For an approach to self-development that foregrounds the inner work on one’s attitudes, which largely remains implicit in Kant’s moral philosophy, readers should consult the ancient Chinese text the Yijing (I Ching, or Book of Changes). The sage of the Yijing often warns the student that her ‘inferiors’ – meaning the inferior parts of herself – may arrogantly try to force an outcome, stir up conflict or misjudge others. Other recurrent themes include the need to correct one’s attitude, relinquish doubt and bide one’s time trustfully. There are certainly times ripe for the decision to ‘cross the great water’, that is, dramatically changing one’s course through, say, an overdue difficult conversation, the start of a new relationship, or a change of careers. Still, crossing the great water without adequate inner preparation can be perilous.
The picture of attunement to processes as they unfold, presented in the Yijing, swaps out trying one’s best for trying completely differently. Acceptance, although not an action per se, is emotionally strenuous. It is not relaxing, and it is not passive. In fact, it can be so difficult that many people would prefer to do their best at almost anything else. In my experience, it’s about a million times easier to escape into work projects or find someone to meet up with for a date than it is to relate to your own grief and loneliness with acceptance.
One’s ‘best’ is unknowable since the developing self is a dynamic process and not a fixed state that could hover at a maximum
When I am caught in a loop of misguided striving, I imagine myself as a mechanical bug knocking around inside a box, bouncing off the walls until the battery runs out. Times like these are when I need to reread the hexagram Hsü (‘Waiting’). The sage of the Yijing knows that sometimes a person finds herself in a dangerous pit and anything that she tries to do will make the situation worse. Carol Anthony, the author of an influential guide to the Yijing, began her study of the text during a crisis, when she was 41, which happens to be my current age and my most seismic year of life. Anthony observed that, when our lives feel out of control, ‘[w]e still cling to the idea that making progress depends on external effort’. To use an image from another hexagram, Chien (‘Development’ or ‘Gradual Progress’), we want to ‘shoot up like a swamp plant’, rather than become ‘firmly rooted’ through slow work on our inner attitudes.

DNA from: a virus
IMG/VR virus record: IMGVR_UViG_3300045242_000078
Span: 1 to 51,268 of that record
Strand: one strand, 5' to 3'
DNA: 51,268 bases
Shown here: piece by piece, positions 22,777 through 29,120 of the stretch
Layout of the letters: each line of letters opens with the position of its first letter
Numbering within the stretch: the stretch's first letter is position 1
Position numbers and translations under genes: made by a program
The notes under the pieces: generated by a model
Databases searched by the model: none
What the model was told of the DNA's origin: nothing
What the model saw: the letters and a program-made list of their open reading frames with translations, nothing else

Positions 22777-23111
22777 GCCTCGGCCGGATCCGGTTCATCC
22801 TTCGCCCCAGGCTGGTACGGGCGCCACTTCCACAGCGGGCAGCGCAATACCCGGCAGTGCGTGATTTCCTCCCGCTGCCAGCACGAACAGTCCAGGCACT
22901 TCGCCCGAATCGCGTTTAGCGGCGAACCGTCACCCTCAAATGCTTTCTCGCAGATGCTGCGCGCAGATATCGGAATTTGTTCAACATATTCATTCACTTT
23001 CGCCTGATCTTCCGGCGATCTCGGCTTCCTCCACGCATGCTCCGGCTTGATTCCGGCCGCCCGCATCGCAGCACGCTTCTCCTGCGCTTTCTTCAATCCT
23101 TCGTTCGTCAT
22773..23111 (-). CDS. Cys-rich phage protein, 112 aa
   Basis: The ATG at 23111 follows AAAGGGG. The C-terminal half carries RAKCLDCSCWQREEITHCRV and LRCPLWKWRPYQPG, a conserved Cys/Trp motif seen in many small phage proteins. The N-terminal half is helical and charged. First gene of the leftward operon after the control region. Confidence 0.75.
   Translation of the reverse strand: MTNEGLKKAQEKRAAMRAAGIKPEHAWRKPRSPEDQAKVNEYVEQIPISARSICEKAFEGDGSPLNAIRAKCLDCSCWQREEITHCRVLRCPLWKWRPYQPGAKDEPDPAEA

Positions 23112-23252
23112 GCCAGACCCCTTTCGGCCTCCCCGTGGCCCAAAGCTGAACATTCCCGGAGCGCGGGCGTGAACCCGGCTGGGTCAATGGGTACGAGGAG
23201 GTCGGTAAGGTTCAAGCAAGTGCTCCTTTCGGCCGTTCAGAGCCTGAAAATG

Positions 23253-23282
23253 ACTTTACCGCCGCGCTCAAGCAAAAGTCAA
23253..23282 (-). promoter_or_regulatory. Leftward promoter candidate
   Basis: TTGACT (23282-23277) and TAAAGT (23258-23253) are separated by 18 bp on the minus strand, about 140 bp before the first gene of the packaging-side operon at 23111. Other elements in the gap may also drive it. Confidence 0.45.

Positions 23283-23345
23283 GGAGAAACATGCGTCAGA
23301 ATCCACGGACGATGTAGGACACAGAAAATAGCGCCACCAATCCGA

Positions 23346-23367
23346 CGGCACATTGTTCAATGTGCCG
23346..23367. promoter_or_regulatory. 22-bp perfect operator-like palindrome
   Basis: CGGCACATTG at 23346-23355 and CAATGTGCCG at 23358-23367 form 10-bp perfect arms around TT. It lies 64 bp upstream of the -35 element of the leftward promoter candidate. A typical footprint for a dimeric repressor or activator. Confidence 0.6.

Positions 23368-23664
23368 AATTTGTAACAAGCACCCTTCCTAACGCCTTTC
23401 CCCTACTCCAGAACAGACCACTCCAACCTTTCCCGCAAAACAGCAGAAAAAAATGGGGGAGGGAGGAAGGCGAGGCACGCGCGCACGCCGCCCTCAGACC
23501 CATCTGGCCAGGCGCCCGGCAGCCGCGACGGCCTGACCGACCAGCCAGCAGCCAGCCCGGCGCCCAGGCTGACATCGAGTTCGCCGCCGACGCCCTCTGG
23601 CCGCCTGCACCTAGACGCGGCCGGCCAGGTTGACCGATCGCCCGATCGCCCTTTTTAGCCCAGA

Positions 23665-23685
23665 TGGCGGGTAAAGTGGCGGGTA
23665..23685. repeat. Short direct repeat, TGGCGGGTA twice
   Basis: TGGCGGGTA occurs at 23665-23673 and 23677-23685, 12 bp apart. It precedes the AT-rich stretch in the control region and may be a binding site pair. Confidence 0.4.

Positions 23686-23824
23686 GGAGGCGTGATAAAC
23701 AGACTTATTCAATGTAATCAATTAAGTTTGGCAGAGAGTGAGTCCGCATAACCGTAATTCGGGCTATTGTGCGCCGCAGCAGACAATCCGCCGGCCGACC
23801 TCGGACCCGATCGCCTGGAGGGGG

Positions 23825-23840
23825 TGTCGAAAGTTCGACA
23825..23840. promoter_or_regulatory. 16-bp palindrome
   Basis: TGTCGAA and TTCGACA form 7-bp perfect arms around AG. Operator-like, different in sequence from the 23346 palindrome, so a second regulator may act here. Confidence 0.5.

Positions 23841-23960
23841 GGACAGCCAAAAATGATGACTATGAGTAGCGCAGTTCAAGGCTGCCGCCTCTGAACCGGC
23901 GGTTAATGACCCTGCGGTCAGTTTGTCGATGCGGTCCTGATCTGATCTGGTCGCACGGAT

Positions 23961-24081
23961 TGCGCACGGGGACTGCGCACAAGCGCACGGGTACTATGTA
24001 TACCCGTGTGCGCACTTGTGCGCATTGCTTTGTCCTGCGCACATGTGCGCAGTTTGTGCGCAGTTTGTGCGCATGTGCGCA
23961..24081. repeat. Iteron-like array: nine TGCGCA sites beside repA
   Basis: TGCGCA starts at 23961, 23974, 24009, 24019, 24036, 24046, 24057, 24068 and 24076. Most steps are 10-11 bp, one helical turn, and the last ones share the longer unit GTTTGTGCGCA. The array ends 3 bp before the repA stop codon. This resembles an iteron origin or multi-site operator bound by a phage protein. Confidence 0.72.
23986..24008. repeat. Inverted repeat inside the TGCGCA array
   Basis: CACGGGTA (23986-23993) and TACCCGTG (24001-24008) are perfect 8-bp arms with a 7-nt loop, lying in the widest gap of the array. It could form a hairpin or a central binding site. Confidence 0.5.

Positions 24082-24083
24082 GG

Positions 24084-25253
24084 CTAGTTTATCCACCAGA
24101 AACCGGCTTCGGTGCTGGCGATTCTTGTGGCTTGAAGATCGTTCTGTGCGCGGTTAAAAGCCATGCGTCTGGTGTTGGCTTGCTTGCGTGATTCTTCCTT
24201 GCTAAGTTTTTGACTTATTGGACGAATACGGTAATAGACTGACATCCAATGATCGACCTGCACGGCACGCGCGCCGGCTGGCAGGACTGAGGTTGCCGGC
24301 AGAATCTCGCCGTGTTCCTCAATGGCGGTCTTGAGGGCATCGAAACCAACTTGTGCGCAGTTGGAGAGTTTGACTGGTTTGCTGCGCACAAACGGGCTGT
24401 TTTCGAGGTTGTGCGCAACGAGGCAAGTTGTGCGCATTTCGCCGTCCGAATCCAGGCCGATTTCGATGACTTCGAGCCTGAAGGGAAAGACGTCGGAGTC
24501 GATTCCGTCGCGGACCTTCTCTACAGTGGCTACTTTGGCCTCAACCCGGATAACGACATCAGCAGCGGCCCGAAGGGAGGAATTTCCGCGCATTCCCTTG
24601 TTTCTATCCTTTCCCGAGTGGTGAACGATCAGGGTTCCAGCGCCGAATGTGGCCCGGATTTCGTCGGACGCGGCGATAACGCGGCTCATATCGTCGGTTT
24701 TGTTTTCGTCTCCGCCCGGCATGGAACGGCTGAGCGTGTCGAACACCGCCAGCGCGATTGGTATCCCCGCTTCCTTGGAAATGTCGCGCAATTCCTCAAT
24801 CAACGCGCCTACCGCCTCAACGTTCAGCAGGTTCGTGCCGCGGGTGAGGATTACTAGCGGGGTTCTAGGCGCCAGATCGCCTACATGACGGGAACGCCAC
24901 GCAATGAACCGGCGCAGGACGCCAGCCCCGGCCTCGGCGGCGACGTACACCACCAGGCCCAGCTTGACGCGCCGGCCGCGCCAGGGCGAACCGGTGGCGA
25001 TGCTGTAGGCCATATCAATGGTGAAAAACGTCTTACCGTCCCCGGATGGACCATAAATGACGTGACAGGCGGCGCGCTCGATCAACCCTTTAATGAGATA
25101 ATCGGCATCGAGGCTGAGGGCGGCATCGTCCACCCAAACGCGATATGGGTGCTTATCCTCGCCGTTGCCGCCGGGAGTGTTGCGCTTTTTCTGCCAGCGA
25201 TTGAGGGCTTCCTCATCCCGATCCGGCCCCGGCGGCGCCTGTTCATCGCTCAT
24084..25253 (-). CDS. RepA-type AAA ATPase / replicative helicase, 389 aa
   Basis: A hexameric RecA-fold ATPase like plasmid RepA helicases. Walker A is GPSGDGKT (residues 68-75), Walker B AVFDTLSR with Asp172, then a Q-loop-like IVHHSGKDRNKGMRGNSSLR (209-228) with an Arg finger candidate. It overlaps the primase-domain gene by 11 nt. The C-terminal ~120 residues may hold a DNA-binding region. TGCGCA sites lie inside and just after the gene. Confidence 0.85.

I joke with my students that they will never again caption an Instagram post ‘Living my best life!’ after taking my course. We read the philosopher Richard Kraut’s argument for the claim that you simply cannot know if you are living your best life. How could anyone have a grasp on all the possible unfoldings of their practical, moral and spiritual potentialities? It would seem that one’s ‘best’ is unknowable, or perhaps a contradiction, since the developing self is a dynamic process and not a fixed state that could hover at a maximum. The transformation that I have initiated in trying differently at my relationship with myself isn’t complete and doesn’t look like anything from the outside. But it is so much more truthful to my value than habitual modes of trying my best that I don’t mind if other people see a woman sitting in a pit by herself.
Whenever we think of ourselves as doing or trying to do our moral best, we could more accurately describe ourselves as seeking ‘a path to one’s unattained self’, to use a bit of the philosopher Stanley Cavell’s commentary on Ralph Waldo Emerson and Henry David Thoreau. Cavell uses the term ‘moral perfectionism’ to refer to
a dimension or tradition of the moral life … that places tremendous burdens on personal relationships and on the possibility or necessity of the transforming of oneself and of one’s society – strains of which run from Plato and Aristotle to Emerson and Nietzsche, and pass through moments of opposites such as Kant and Mill.
All of these thinkers urged their readers toward the ‘next self’. We could easily expand Cavell’s study of moral perfectionism to include vast traditions of philosophy from China, Japan, Tibet and on around the globe.
The hexagram Hsü (‘Waiting’) evokes the image of clouds rising up to heaven: ‘When clouds rise in the sky it is a sign that it will rain. There is nothing to do but to wait until the rain falls. It is the same in life when destiny is at work.’ If doing your best hasn’t been working for you, I highly recommend waiting for the rain.